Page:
It’s over for “The Interview.” After the nation’s five biggest theater chains (Regal Entertainment, AMC Entertainment, Cinemark, Cineplex Entertainment and Carmike Cinemas) cancelled their plans to screen “The Interview” on Christmas Day, Sony has decided to pull the controversial film due to terroristic threats.

Jade Raven

Sony Pictures announced in a statement on Wednesday (Dec. 17) the decision cancel the release of the film.

In light of the decision by the majority of our exhibitors not to show the film The Interview, we have decided not to move forward with the planned December 25 theatrical release. We respect and understand our partners’ decision and, of course, completely share their paramount interest in the safety of employees and theater-goers.

Sony Pictures has been the victim of an unprecedented criminal assault against our employees, our customers, and our business. Those who attacked us stole our intellectual property, private emails, and sensitive and proprietary material, and sought to destroy our spirit and our morale – all apparently to thwart the release of a movie they did not like. We are deeply saddened at this brazen effort to suppress the distribution of a movie, and in the process do damage to our company, our employees, and the American public. We stand by our filmmakers and their right to free expression and are extremely disappointed by this outcome.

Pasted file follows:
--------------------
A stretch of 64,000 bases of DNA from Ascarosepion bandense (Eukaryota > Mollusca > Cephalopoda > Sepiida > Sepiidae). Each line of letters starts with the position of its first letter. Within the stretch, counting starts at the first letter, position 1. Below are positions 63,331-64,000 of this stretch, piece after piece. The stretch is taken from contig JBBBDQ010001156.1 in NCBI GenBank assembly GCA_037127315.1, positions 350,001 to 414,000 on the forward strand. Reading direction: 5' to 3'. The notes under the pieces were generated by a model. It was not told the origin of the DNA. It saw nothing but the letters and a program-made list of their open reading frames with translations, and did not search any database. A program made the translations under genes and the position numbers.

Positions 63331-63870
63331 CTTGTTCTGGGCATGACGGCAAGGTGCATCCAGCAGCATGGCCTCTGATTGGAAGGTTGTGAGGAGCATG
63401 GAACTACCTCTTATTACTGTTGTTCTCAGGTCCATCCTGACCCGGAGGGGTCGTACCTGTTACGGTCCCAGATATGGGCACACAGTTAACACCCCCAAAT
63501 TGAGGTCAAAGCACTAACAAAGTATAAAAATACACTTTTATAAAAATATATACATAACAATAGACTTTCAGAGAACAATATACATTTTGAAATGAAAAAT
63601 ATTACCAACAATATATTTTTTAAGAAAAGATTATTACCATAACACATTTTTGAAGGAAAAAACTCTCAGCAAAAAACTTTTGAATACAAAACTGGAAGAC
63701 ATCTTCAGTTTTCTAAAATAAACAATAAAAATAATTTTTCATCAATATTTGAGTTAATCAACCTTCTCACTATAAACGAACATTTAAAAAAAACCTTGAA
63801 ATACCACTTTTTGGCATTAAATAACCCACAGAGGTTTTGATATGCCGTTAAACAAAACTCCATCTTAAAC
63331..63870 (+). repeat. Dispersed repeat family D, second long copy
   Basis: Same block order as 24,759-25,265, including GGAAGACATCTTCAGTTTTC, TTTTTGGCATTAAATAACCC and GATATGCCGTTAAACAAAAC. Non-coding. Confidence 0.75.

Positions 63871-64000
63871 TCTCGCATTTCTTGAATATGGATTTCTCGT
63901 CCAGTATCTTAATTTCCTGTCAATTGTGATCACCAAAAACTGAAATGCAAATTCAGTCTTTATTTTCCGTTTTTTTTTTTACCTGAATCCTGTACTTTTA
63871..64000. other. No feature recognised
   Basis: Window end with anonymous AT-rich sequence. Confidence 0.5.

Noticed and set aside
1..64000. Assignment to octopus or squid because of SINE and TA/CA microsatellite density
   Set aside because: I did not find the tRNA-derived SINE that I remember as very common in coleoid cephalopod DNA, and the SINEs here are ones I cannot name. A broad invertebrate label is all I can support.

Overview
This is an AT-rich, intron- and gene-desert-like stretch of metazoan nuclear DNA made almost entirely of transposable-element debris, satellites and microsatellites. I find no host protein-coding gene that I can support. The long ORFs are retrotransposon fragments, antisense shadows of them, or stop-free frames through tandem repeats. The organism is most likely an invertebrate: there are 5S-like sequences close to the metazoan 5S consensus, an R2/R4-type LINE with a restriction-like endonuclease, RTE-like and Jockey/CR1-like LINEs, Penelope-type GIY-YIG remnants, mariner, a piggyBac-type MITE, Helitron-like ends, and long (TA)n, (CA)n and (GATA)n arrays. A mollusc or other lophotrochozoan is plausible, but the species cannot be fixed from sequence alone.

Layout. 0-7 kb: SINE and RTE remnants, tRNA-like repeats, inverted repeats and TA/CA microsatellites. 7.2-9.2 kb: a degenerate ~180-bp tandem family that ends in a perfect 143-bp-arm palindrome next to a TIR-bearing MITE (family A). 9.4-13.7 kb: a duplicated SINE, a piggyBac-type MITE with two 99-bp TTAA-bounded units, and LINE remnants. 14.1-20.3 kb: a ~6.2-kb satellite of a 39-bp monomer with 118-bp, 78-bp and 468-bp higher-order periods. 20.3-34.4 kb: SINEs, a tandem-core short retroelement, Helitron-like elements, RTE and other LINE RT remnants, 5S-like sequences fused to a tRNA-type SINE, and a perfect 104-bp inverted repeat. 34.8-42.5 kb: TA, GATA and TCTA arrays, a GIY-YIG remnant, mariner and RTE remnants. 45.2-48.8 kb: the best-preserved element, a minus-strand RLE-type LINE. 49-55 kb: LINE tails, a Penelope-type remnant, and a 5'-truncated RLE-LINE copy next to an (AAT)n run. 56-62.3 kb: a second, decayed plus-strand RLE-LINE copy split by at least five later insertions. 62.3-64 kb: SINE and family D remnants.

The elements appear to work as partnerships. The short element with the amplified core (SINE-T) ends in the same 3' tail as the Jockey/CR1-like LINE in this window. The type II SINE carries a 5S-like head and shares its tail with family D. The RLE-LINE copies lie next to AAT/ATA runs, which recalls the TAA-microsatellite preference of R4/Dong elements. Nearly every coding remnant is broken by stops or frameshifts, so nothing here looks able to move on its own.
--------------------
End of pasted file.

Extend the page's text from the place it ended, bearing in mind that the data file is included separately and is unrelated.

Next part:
The hackers announced their plans to attack theaters on Tuesday, comparing it the 9/11 attacks. “The world will be full of fear,” they said. “Remember the 11th of September 2001. We recommend you to keep yourself distant from the places at that time. (If your house is nearby, you’d better leave.)”

The comedy’s plot – Americans go undercover to North Korea to try to assassinate dictator Kim Jong-Un – drew much speculation that the country was behind the massive cyberattack against Sony.

According to The New York Times, American intelligence officials have concluded that the North Korean government was “centrally involved” in the Sony hacking.

The Times reports that officials said it was not clear how the White House will decide to respond to North Korea:

“Some within the Obama administration argue that the government of Mr. Kim must be directly confronted, but that raises the question of what consequences the administration would threaten — or how much of its evidence it could make public without revealing details of how the United States was able to penetrate North Korean computer networks to trace the source of the hacking.” The Times also reports, “It is not clear how the United States came to its determination that the North Korean regime played a central role in the Sony attacks.”

Sony Pictures spokesperson said in a statement today that the studio has “no further release plans” for “The Interview.” This is despite earlier reports that the film would be released via on-demand services or in theaters at a later date.